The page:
Trump advisers insist that big cuts in tax rates would pay for themselves by generating strong economic growth, a highly speculative claim, to put it gently. They also claim they’d add revenue by eliminating most tax deductions, though not the politically popular write-offs for charitable contributions and home mortgage interest. But the plan doesn’t specify which deductions would go, citing only the ones for state and local taxes paid.

Economics, not identity, is key to reviving American liberalism

The United States of Work:

Against this bleak landscape, a growing body of scholarship aims to overturn our culture’s deepest assumptions about how work confers wealth, meaning, and care throughout society. In Private Government: How Employers Rule Our Lives (and Why We Don’t Talk About It), Elizabeth Anderson, a professor of philosophy at the University of Michigan, explores how the discipline of work has itself become a form of tyranny, documenting the expansive power that firms now wield over their employees in everything from how they dress to what they tweet. James Livingston, a historian at Rutgers, goes one step further in No More Work: Why Full Employment Is a Bad Idea. Instead of insisting on jobs for all or proposing that we hold employers to higher standards, Livingston argues, we should just scrap work altogether.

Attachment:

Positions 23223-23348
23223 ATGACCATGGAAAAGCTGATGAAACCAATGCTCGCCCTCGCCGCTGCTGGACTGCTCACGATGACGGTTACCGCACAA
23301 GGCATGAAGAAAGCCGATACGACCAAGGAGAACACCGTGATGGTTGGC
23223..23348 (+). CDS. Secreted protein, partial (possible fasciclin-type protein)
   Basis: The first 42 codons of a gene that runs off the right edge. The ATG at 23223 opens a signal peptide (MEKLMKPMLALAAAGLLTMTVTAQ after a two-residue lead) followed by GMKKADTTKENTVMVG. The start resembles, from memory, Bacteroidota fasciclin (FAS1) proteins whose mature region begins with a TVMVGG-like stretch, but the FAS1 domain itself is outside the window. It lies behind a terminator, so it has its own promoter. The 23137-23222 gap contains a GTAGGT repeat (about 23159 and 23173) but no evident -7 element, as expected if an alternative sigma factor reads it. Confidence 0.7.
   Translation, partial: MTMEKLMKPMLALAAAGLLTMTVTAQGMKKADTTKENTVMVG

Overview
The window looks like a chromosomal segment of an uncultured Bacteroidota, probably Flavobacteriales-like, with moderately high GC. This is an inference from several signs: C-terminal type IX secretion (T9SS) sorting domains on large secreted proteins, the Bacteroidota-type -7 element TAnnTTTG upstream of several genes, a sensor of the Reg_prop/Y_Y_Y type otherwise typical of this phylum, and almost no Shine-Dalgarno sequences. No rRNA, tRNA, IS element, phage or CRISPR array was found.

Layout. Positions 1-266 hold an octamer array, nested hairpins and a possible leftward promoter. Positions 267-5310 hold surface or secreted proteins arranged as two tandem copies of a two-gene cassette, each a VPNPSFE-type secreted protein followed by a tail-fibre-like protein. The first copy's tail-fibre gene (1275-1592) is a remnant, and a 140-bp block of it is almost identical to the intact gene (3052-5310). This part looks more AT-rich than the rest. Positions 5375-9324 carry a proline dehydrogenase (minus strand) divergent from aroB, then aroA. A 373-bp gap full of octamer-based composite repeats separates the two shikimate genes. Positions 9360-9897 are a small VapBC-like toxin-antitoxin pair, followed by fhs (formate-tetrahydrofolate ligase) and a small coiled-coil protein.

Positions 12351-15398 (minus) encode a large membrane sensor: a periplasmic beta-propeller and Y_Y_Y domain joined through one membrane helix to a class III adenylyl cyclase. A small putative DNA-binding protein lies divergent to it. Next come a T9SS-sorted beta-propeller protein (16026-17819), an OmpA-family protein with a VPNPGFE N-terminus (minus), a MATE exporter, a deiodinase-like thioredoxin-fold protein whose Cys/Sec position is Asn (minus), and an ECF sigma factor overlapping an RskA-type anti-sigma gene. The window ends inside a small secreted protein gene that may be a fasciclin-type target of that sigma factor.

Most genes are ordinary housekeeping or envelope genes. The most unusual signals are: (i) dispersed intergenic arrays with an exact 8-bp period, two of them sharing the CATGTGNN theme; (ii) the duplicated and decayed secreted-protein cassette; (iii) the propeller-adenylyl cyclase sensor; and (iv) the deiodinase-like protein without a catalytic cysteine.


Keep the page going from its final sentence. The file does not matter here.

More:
Meet Bob Ferguson, the Washington State Attorney General who shut down Trump’s Muslim ban

The absurd amount of entitlements that go to rich people

Seattle soda tax will now include diet products because of equity concerns

Daily Clips: May 1, 2017

American Airlines gave its workers a raise. Wall Street freaked out.

Why it’s hard to pay for Trump’s tax cuts:

One crucial question, though, is whether the tax breaks that Trump targets will generate enough savings to cover the cost — estimated at more than $6 trillion over 10 years — of what he wants to do, which is slash rates to 35 percent for top individual earners and 15 percent for corporations and pass-through businesses. If they don’t yield enough savings, his plan will boost budget deficits in a way that economists doubt would be offset by faster growth.

Trump says he’s considering moves to break up Wall Street banks: Top administration officials back return of Glass-Steagall Act.

Master negotiator Trump wanted $1.2B cut to National Institutes of Health. Instead it got $2 Billion boost.

Trump quote on the civil war: